April 25, 2008

From the Editor Emeritus / John F. Fink

Biblical women: Four whom Jesus healed

John F. Fink(Thirty-seventh in a series of columns)

The Gospels tell us about four instances in which Jesus healed women—or girls in two cases.

The first occurred when Jesus was in Capernaum (Lk 8:40-56). A synagogue official named Jairus asked Jesus to come to his home and cure his 12-year-old daughter. Recognizing the official’s faith, Jesus started to go off with him, followed by a large crowd.

But before they got to Jairus’s home, we get the story of a woman who had been afflicted with hemorrhages for 12 years.

The first-century doctors couldn’t seem to help her. A woman who was menstruating was considered to be ritually unclean and was not supposed to have physical contact with others.

But this woman was desperate. She hoped that perhaps she would be healed if she could only touch part of his clothing—the tassel on his cloak, according to Matthew’s account. (The Mosaic Law prescribed that tassels be worn on the corners of one’s garment as a reminder to keep the Commandments.)

When she did touch Jesus’ clothing, her flow of blood immediately dried up. But Jesus somehow realized that power had gone out of him, looked around and asked, “Who touched my clothes?” (Lk 8:45). The woman approached and told him the whole story. Jesus told her that her faith had saved her and bade her go in peace.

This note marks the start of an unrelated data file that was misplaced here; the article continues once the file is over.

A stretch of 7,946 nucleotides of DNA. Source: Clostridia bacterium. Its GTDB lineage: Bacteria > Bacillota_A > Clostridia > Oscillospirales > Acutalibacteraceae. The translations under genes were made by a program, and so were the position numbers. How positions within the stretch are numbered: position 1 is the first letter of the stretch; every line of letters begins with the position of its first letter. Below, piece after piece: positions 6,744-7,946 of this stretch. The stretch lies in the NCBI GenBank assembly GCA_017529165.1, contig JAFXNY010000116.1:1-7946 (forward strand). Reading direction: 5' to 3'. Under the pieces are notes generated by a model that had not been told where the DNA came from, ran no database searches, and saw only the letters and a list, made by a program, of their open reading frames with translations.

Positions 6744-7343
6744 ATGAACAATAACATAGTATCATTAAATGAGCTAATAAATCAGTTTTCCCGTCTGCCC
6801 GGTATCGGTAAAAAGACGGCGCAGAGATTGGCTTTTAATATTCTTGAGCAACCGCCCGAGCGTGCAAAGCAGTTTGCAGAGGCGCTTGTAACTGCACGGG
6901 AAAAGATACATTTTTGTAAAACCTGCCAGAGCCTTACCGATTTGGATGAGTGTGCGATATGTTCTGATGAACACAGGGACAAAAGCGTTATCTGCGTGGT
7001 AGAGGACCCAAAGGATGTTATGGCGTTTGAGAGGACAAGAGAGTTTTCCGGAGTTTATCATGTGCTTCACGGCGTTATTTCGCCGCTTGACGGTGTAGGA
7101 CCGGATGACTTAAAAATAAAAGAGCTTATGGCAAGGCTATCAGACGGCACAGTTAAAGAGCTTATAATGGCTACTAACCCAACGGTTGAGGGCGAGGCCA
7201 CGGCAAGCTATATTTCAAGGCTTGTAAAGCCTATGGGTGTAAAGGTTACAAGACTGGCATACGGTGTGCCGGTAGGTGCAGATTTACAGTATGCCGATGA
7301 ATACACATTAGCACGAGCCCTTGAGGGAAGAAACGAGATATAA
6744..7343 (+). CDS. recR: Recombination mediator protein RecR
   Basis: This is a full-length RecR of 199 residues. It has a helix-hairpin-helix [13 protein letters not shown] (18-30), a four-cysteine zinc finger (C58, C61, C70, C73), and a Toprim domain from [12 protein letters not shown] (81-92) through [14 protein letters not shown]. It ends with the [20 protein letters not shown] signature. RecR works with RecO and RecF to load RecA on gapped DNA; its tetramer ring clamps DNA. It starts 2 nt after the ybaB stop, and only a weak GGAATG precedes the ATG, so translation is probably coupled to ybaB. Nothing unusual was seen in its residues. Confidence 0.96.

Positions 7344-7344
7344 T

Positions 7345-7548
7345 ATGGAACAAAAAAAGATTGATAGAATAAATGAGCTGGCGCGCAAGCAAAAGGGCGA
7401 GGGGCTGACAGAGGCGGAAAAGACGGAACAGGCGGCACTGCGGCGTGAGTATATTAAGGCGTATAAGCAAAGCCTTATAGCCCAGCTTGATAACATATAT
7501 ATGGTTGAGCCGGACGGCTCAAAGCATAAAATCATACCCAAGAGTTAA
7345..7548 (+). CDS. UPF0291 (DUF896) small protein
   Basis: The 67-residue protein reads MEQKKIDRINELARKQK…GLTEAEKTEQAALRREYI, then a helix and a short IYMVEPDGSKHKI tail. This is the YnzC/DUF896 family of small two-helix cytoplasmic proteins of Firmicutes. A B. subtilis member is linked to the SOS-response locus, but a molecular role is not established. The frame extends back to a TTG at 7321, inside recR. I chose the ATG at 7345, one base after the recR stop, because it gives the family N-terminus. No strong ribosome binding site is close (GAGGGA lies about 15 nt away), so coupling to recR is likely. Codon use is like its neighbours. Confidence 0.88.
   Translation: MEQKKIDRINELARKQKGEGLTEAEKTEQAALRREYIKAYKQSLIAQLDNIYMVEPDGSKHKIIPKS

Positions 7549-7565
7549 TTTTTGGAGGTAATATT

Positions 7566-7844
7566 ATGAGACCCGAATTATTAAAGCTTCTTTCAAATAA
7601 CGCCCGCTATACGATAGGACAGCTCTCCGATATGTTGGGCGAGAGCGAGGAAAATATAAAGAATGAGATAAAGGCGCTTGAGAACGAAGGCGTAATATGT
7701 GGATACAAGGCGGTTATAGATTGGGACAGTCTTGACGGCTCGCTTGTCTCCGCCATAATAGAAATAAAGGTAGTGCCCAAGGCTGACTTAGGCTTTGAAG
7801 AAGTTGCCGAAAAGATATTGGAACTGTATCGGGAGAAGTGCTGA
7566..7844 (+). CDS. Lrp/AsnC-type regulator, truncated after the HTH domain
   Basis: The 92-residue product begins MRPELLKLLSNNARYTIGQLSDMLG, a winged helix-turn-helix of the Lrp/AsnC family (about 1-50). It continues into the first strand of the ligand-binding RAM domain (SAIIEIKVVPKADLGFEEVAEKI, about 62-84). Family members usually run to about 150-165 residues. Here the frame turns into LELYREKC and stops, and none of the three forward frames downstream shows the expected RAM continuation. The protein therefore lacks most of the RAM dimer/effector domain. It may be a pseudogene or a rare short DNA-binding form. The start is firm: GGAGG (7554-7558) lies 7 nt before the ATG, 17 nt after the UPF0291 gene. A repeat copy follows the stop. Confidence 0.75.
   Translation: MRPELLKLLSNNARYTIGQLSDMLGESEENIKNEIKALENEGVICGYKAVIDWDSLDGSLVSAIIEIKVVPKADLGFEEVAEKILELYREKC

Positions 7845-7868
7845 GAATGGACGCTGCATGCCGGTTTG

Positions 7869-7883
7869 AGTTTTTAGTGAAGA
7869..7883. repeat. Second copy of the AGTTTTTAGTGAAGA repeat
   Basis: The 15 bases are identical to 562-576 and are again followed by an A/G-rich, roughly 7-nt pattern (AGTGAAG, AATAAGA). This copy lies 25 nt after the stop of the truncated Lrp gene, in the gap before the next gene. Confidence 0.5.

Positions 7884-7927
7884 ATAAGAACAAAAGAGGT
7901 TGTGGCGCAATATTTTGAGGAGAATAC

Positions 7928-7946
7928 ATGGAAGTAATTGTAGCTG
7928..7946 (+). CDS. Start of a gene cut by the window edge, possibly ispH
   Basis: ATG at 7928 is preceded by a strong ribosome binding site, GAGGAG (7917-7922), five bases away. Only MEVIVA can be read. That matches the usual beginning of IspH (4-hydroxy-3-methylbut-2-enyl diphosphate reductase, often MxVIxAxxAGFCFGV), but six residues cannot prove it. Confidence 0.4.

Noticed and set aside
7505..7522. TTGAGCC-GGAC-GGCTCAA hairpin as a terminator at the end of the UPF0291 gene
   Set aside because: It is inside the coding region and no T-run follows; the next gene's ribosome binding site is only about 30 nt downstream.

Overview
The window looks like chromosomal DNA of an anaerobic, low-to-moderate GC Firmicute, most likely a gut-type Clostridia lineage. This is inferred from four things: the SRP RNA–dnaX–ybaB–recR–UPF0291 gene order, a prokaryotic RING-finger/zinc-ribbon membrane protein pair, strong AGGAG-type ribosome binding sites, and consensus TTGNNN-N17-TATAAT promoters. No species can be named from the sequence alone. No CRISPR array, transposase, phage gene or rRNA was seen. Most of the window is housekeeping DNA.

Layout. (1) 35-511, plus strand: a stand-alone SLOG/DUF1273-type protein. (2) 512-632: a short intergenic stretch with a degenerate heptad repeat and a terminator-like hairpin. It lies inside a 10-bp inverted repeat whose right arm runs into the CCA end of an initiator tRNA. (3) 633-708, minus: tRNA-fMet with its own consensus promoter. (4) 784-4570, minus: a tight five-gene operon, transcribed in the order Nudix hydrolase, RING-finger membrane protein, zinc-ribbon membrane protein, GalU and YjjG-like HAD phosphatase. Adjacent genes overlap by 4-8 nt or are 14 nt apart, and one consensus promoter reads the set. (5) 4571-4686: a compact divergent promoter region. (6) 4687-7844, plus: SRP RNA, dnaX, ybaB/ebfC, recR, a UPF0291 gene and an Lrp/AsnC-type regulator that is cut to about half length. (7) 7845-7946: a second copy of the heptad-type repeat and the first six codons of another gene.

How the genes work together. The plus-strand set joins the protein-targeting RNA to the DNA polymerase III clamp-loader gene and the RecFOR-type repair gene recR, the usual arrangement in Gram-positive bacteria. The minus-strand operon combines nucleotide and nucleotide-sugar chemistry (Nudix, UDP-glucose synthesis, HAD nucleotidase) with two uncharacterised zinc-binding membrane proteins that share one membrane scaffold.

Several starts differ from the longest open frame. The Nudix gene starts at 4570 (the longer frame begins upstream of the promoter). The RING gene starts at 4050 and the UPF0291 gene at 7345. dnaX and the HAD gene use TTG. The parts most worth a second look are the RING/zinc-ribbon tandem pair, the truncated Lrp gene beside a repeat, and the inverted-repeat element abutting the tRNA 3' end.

With the woman cured, he continued toward Jairus’s house. They were met by people who informed them that Jairus’s daughter had died. Jesus ignored them and told Jairus, “Don’t be afraid; just have faith” (Lk 8:50). Earlier, Jairus had faith that Jesus could heal his daughter, so Jesus told him to just continue to have faith.

When Jesus told the crowd at the home that the girl was only sleeping, they ridiculed him. He took Jairus and his wife to the girl’s bedside and told the girl to get up. She did so immediately, and began to walk around.

A third healing also involved a girl. This time it happened in the district of Tyre, in modern Lebanon (Mt 15:21-28).

A Canaanite woman, not a Jew, approached Jesus and begged him to drive a demon out of her daughter. At first, Jesus demurred, saying that he was sent only to the lost sheep of the house of Israel. He even seemed insulting when he said, “It is not right to take the food of the children and throw it to the dogs” (Mt 15:26).

The woman, though, was persistent. “Please, Lord,” she said, “for even the dogs eat the scraps that fall from the table of their masters” (Mt 15:27). That did the trick. Jesus recognized how great the woman’s faith was, and told her that her daughter was healed. She was.

The fourth healing was of an elderly woman who appeared to be suffering from osteoporosis because “she was bent over, completely incapable of standing erect” (Lk 13:11).

She had been that way for 18 years. Jesus laid hands on her and she at once stood up straight. This time it didn’t seem to depend on the woman’s faith. †

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